Summary: The unit was marketed with the ability to save tracks and view them later on your own computer. It is the main reason for my purchasing the device. It turns out the tracking file is isn't written in the industry standard GPX format. The company went to Adobe, a graphics company, to have them write the format. It doesn't work with any mapping or data tracking program but the one that comes with it. The program is very basic with what it does.
Summary: Very easy to use. Lightweight; use lanyard to put around your neck. Preferred it over complicated GPS unit when finding a survey marker 1300ft thru the woods by using its compass mode & # of yards (steps) we needed to walk from stake I "marked" with it at the road. Is excellent for finding your way back to car, campsite, etc when in the woods.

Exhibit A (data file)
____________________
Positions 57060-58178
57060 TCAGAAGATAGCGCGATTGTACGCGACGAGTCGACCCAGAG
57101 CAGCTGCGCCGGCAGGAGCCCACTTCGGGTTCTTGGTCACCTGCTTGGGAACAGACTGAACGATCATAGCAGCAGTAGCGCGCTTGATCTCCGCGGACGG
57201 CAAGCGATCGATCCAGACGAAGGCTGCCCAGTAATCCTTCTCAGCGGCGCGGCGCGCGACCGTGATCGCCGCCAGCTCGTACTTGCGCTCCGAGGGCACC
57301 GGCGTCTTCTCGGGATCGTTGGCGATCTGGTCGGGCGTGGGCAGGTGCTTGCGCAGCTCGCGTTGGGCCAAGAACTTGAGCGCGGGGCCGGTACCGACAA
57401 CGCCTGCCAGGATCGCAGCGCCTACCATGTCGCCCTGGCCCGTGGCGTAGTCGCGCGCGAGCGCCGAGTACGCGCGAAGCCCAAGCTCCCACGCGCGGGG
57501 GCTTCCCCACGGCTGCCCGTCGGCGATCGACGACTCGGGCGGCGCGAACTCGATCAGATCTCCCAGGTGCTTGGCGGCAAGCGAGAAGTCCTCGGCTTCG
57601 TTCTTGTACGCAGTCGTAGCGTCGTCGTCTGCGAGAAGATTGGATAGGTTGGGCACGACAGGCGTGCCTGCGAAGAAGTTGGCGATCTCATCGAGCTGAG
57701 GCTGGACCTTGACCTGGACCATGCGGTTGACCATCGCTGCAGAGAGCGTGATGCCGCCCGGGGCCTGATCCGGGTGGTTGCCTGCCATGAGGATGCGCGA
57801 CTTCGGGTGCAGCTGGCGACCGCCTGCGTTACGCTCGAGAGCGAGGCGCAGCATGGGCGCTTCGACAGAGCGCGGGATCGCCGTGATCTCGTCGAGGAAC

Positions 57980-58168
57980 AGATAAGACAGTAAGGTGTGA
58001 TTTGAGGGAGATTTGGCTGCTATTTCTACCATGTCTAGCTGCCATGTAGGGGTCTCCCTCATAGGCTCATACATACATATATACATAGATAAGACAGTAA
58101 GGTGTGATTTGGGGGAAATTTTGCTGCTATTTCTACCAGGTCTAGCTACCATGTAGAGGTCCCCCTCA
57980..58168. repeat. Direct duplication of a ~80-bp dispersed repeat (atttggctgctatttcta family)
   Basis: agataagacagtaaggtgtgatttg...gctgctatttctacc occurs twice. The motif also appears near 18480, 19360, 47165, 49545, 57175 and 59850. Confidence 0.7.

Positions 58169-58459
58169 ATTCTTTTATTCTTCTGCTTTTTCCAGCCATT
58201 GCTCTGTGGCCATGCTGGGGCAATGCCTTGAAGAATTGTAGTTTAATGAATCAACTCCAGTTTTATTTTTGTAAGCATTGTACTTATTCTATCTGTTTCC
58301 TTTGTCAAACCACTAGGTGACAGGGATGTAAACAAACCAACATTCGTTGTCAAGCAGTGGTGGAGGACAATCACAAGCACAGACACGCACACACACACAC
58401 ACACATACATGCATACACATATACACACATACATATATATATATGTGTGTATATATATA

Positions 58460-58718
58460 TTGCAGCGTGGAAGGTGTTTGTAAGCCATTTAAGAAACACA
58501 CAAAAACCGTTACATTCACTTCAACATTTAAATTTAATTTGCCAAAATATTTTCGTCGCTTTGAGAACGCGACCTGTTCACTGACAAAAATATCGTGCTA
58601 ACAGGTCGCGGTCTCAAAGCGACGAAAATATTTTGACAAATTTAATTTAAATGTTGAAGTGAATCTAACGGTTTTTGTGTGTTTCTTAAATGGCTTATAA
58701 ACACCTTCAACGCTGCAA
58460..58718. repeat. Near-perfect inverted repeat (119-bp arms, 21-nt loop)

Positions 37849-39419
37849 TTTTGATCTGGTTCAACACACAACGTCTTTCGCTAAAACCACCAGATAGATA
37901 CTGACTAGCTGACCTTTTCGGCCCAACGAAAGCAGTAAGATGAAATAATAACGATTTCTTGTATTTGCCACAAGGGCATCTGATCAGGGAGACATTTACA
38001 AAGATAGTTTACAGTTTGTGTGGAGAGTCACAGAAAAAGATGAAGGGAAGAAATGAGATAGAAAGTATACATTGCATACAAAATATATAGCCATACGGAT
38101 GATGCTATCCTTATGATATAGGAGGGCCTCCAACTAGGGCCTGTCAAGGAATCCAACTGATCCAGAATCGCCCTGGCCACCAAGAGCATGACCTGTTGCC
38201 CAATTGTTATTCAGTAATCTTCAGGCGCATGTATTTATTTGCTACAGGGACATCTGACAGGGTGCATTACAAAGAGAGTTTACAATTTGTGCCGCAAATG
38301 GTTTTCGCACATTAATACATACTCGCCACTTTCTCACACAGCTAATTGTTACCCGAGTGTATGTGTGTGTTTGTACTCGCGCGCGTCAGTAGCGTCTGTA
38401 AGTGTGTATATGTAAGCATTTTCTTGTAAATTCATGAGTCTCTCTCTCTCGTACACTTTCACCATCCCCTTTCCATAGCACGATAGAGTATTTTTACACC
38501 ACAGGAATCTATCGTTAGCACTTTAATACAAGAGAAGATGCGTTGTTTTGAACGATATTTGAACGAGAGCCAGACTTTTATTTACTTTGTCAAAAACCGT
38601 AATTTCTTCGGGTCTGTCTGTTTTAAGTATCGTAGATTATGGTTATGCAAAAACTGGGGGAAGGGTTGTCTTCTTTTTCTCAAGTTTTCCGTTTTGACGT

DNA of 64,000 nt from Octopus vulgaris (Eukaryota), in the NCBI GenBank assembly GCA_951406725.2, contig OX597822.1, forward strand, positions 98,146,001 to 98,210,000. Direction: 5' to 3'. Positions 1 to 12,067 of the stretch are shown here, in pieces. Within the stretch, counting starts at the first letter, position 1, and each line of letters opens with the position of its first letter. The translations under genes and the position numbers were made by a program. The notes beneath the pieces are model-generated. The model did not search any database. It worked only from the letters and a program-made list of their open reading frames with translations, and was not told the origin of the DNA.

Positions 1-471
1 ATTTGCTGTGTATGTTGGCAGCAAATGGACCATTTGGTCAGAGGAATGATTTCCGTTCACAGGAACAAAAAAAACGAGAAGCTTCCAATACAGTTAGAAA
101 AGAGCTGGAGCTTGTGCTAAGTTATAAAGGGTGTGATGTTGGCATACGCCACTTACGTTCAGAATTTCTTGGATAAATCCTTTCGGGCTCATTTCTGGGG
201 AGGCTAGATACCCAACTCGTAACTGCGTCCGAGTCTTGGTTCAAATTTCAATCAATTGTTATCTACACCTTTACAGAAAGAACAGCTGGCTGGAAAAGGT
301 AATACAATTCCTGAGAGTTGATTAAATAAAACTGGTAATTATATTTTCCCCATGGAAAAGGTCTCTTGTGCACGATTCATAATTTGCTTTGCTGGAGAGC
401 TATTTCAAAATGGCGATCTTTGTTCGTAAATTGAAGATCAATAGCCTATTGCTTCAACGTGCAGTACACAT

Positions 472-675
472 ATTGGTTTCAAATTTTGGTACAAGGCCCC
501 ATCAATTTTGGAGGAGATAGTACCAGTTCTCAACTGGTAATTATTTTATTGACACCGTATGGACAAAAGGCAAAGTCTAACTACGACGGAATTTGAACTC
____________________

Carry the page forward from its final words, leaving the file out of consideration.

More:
Summary: The receiver is quite weak as it fails when I get close to my 4-story work building in suburban Silicon Valley. So, I imagine this is probably of no use in urban canyons like NYC, Tokyo, and parts of San Francisco.
Summary: Accuracy of the 3 points you can input in varies. It was off by as much as 20 yards at times. So for things like geocaching, it might not be accurate enough. But for finding your car in a gigantic parking lot, or when used in conjunction with a topographic map, or when there are foot paths, or you're at a park without a map, it's more than accurate enough. If you're really out in the middle of no where, I'd still insist on a proper Suunto, and topographic map.